Avoiding sub-standard surfaces when driving can be difficult, and you may have suffered a punctured tyre or, even worse, a buckled wheel.
However, punctures and buckled wheels are immediately identified and can be repaired before further damage occurs. But what about the less obvious damage potholes can do to your car?
The geometry of your car keeps it driving in a straight line - if it is out of alignment it can cause tyres to wear unevenly and increase your car’s fuel consumption. And it can be put out of line by exposure to potholes and uneven surfaces.
At Porsche Centre Cambridge we offer a full geometry check which will identify if any adjustments are needed, so you can avoid the risk and expense of repairing damage in the future. The check is available for £50 plus VAT.
If you are interested in making an appointment for a geometry check for your Porsche, please call 01223 872872 to speak to our Aftersales Team.
* Data determined in accordance with the measurement method required by law. Since September 01, 2018 all new cars are approved in accordance with the Worldwide Harmonized Light Vehicles Test Procedure (WLTP), a more realistic test procedure to measure fuel consumption and CO₂ emissions. You can find more information on WLTP at www.porsche.com/wltp. From 01 January 2019, all fuel consumption figures are shown as determined in accordance with WLTP. CO₂ figures will be shown as NEDC-equivalent values, as CO₂ based taxation will continue to be based on an NEDC value (derived from WLTP) until 06 April 2020. Fuel economy and CO₂ emission figures are only intended as a means of comparing different types of vehicles tested under the same test cycle. New WLTP homologated vehicles are therefore not directly comparable with any vehicles tested under NEDC.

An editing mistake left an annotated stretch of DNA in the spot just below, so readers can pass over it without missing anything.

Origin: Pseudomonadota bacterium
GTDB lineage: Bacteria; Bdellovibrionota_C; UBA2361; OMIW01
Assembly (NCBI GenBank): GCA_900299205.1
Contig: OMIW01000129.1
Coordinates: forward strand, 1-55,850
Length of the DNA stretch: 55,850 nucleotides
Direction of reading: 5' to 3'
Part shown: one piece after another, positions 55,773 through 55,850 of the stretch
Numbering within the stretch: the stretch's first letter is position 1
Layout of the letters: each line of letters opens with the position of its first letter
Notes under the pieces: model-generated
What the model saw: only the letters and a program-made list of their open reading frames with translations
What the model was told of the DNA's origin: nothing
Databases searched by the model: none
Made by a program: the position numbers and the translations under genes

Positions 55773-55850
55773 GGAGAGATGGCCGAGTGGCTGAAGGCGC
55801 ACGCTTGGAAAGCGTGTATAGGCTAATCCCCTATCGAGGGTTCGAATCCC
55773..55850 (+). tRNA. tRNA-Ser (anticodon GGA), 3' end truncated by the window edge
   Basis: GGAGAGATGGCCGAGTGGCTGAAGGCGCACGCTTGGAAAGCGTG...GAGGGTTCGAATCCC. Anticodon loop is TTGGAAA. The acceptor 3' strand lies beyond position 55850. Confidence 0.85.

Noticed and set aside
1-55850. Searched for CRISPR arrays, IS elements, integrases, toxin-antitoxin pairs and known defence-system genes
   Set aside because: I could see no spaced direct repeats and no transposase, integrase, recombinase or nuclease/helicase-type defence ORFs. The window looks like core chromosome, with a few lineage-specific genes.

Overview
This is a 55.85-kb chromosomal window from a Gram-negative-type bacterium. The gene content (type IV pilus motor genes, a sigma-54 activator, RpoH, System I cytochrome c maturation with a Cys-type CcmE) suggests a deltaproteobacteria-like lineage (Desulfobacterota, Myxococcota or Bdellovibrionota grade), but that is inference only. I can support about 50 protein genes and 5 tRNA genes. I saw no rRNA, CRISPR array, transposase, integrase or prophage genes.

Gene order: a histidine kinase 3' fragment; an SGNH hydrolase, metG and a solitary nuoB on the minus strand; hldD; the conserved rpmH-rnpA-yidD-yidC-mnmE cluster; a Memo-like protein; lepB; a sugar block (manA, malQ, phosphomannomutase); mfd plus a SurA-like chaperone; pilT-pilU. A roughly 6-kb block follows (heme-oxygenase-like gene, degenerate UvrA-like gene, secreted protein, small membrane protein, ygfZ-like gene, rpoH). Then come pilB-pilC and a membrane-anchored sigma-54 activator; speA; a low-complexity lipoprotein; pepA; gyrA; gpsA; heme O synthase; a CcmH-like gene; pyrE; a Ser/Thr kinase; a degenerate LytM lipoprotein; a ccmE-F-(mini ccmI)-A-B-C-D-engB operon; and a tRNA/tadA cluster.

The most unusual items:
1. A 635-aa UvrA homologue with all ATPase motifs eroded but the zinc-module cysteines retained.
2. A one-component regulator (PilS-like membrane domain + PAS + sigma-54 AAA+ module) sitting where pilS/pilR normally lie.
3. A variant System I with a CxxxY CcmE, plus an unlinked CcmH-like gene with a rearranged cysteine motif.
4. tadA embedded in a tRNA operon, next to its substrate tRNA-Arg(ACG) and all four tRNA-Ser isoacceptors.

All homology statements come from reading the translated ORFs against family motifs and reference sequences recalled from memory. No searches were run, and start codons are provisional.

Values are provided for comparison only. To the extent that fuel consumption or CO₂ values are given as ranges, these do not relate to a single, individual car and do not constitute part of the offer. Extra features and accessories (attachments, tyre formats etc.) can change relevant vehicle parameters such as weight, rolling resistance and aerodynamics which may result in a change in fuel consumption and CO₂ values. Additionally, weather and traffic conditions, as well as individual driving styles, can all affect the actual fuel consumption, electricity consumption, and CO₂ emissions of a car.